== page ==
→ Partial absorption costing – Here, only some of the costs are included with manufacturing a product or providing a service. And only a small portion of fixed assets are included in the cost of per unit produced. Plus, the remaining fixed overhead costs are regarded as the period cost and are expensed in the period in which it is incurred.

Advantages of Absorption Costing

Advantages of Absorption Costing

Absorption costing is one of the methods of costing to determine the value of the inventory. Here, it gives more accurate accounting for the ending inventory as the cost associated with it are associated with the full cost of the inventory. Enumerated below are some of its benefits.

1. Comprehensive cost allocation

Absorption costing covers all product costs, which include both variable and fixed costs. So it offers a more accurate reflection of the total cost of manufacturing a product or providing a service that allows better decision-making.

2. Meet requirements of external reporting

Absorption costing is vastly accepted for external reporting purposes, such as financial statements. Regulatory bodies require and accept absorption costing for compliance and transparency.

3. Easy to understand

It is a straightforward method which is simpler and makes it accessible to a wide range of businesses, despite their size or complexity. The absorption costing method assigns all costs to units produced, providing a clear view of the total costs per unit.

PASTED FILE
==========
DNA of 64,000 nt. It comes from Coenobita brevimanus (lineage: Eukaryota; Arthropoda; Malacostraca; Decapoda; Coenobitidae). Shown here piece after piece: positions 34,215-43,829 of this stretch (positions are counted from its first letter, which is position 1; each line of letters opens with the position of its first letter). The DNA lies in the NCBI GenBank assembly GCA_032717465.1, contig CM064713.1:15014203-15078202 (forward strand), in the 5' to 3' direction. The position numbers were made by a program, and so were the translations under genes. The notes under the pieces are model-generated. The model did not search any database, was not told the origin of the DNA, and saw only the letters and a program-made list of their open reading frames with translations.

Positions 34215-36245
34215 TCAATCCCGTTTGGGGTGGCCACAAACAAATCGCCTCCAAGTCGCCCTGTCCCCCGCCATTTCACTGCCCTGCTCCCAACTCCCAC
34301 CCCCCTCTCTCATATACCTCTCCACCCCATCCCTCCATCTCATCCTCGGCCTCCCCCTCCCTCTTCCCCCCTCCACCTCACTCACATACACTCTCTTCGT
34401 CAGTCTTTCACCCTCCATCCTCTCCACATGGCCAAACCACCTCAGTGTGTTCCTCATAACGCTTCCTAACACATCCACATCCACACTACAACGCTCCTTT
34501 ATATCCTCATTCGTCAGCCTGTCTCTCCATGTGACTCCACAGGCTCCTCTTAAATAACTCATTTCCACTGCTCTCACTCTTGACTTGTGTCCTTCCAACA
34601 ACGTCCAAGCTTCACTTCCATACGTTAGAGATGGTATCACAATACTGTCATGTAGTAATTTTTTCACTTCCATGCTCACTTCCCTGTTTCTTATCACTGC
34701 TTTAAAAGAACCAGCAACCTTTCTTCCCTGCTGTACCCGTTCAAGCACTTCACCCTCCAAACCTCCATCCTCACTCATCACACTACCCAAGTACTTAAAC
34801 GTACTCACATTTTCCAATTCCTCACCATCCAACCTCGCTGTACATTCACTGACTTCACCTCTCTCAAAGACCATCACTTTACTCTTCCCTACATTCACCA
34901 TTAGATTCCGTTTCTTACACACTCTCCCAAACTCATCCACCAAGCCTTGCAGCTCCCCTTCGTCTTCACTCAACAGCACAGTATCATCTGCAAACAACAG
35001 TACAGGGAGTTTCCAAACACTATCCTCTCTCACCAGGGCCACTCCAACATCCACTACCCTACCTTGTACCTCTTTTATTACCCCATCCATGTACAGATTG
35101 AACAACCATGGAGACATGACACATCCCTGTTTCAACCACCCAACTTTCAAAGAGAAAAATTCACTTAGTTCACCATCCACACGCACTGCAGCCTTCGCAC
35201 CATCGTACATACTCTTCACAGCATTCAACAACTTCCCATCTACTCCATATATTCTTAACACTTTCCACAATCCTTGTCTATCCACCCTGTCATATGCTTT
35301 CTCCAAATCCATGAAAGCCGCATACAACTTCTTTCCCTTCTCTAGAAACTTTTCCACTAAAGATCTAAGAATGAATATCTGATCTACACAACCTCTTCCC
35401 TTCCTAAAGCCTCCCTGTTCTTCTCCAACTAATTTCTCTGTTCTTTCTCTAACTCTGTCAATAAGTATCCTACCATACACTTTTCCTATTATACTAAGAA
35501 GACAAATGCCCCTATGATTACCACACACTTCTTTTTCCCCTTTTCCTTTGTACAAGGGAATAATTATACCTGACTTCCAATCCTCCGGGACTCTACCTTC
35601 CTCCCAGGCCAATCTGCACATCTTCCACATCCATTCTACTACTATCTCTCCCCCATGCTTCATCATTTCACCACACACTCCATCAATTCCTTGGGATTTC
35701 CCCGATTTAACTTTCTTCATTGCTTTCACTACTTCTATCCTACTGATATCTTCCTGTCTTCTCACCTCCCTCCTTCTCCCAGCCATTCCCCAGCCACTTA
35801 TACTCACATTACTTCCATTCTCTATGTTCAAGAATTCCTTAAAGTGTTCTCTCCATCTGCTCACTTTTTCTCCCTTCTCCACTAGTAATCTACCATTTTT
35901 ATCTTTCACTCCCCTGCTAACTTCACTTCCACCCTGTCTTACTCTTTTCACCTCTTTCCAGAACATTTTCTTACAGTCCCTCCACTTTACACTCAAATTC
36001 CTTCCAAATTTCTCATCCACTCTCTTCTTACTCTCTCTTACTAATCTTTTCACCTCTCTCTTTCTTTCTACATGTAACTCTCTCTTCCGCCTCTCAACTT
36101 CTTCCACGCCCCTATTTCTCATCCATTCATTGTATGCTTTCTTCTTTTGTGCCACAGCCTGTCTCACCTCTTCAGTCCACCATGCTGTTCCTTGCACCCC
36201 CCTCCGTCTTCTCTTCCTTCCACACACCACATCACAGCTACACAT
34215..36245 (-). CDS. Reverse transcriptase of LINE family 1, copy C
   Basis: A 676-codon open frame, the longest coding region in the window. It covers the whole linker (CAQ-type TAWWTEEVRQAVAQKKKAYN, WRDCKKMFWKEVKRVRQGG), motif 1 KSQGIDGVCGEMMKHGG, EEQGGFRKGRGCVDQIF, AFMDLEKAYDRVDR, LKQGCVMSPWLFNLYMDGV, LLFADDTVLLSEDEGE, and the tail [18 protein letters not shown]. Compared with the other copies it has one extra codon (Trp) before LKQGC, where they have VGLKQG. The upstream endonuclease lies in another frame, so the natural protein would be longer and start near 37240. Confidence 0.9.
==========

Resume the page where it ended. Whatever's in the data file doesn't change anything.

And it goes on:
4. Reflects fixed costs

For the absorption costing method, fixed costs are necessary for production. It allocates fixed costs to units produced and ensures that these costs are accounted for and absorbed by the products. So it allows a just distribution of costs across the product range.

5. Easy revenue calculation

In the absorption costing method, the variable and fixed costs are incorporated to facilitate accurate profit calculation. All the expenses are allocated to the units produced and the profit derived from each unit comprises an equal share of fixed costs. The absorption costing method provides a more detailed view of the profitability of products and services.

6. Facilitates inventory valuation

A portion of fixed manufacturing overhead costs to the ending inventory. And this method aligns with the general accounting principles by providing a more accurate value of the inventory. So Including fixed costs in the inventory value, absorption costing can reflect the total cost of production.

Disadvantages of absorption costing

  • If there are major changes in the production volume, absorption costing can lead to distorted cost data.
  • It may not provide sufficient information for the decision-making process, unlike other methods such as variables.
  • It comprises fixed overhead costs that do not differ from the production volume. So, it is possible that the absorption costing method may not accurately reflect the incremental costs related to manufacturing an additional unit of a product.


The absorption costing method comprises all manufacturing costs – fixed and variable costs, in the product cost. It is also referred to as full costing or full absorption costing. It is used to determine the cost of goods sold and ending inventory balances in the income statement and balance sheet. In addition, this method is applied to calculate the profit margin of each unit of product and to decide the selling price of the product. Advanced technology such as an ERP system is a comprehensive solution to help with the absorption costing method.